Finally, vulnerable groups such as the elderly with other underlying health conditions, who are doubly vulnerable to Covid-19 and have seen higher mortality rates the world over, can use the platform to avoid visiting crowded hospitals unless absolutely necessary. Prescription renewals could also be handled by the platform.
The platform also looks at improving the health of citizens by giving increased access to healthcare, reducing healthcare expenditure by reducing demand for tertiary healthcare, and increasing the productivity of citizens and associated economic benefits.
Dr. Wickramasinghe stated that since the start of the pandemic, the app has had over 25,000 downloads, with around 5,000 video consultations completed just last month. Accordingly, in order to deal with this sudden increase in consultation volumes, they have had to bring onboard over 150 additional doctors to the platform. This has increased the number of doctors on the app to over 600.
He stated that all these doctors have to follow the most up-to-date protocols published by the Ministry of Health and Indigenous Medical Services specifically when dealing with Covid-19. Furthermore, he said the platform has joined hands with government doctors to launch the Sri Lanka National Telemedicine Service on behalf of the Ministry of Health, with the support of the Information and Communication Technology Agency of Sri Lanka (ICTA).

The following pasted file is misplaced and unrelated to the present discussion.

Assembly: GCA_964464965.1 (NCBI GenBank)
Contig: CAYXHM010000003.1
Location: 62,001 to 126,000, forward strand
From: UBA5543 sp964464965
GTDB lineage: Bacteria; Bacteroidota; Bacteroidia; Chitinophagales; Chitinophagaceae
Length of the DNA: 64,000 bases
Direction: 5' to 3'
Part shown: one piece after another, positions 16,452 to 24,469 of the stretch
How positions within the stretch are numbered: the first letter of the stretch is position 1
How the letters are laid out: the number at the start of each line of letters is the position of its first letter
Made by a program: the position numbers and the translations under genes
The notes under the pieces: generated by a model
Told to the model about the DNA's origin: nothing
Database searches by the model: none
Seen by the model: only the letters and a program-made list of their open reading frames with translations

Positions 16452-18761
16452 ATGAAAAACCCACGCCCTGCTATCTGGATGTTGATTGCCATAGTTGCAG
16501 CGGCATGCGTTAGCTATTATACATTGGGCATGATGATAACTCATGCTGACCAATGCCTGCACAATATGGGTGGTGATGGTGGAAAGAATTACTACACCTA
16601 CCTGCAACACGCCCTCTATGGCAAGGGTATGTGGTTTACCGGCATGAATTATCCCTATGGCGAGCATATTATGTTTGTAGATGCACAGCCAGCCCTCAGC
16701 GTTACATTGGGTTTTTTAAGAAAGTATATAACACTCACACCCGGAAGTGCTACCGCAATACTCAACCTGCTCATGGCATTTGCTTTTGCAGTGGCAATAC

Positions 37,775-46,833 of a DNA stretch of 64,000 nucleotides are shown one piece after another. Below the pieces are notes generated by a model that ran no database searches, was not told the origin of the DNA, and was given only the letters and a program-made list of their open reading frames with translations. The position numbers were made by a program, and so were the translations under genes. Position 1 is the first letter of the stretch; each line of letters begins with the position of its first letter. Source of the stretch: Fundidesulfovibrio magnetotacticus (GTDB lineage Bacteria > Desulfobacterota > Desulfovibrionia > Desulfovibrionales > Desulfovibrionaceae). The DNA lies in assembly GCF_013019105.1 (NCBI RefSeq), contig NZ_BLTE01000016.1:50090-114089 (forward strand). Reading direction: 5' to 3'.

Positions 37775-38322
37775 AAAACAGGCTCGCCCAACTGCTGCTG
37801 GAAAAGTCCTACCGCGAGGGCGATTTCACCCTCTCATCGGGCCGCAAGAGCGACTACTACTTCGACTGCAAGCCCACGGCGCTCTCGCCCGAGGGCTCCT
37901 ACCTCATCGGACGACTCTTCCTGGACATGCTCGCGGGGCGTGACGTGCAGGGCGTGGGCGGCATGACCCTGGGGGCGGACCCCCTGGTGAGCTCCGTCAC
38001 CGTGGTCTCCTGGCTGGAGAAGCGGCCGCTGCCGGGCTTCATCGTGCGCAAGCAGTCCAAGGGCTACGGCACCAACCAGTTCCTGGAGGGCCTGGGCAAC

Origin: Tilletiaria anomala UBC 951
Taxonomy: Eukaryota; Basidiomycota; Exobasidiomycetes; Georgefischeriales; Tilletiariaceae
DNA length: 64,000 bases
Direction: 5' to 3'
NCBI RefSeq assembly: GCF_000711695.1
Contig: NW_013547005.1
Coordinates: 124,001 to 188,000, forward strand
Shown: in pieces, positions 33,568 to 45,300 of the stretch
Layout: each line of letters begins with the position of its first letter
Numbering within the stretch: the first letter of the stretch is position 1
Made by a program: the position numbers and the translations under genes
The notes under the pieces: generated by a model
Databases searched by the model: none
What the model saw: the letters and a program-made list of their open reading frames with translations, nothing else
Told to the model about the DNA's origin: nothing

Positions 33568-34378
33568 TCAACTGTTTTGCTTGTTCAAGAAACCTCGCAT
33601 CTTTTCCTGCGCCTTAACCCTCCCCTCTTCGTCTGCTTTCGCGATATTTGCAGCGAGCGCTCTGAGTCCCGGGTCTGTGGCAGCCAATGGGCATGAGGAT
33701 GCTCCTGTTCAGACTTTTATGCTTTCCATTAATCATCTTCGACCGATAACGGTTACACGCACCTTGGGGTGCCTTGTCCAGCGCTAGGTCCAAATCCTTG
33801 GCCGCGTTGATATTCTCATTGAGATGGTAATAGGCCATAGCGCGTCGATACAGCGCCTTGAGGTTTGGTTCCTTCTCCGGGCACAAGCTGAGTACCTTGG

“Through this CSR (corporate social responsibility) initiative, every Sri Lankan has the option to obtain a video consultation with a government doctor free of charge via oDoc from the comfort of their homes,” he explained.
This has increased daily consultations through the app by 10x and made oDoc the number one medical app on Google Play and Apple App Store for Sri Lanka, even above other e-channelling apps.
“Many users are downloading oDoc to use our advanced Covid Self-Assessment Tool, which is based on WHO (World Health Organisation) and CDC (Centres for Disease Control and Prevention) guidelines that are continuously updated. It is available in Sinhala, Tamil, and English,” he noted.
Dr. Wickramasinghe further stated that from their B2B side, the platform has signed over 20 companies to their corporate subscription programme since the beginning of Covid-19, which increased their total number of corporate partners to over 60.
He explained that the biggest challenge they faced before the outbreak was convincing the user to do the first consultation on oDoc. However, with the Covid-19 outbreak and telemedicine being the first response to it, a lot more people have used it and felt how convenient and effective it is. Due to this, even post-Covid it will be the new norm, he said.
Healthnet is Sri Lanka’s first full service e-pharmacy. According to its CEO/Director Deeshana Basnayake and COO/Director Rangika Wijesinghe, their orders and deliveries went up a few fold compared to their usual traffic during the few months prior to the outbreak. They stated that while it is hard to provide an exact number, the number of deliveries has increased by a few thousand.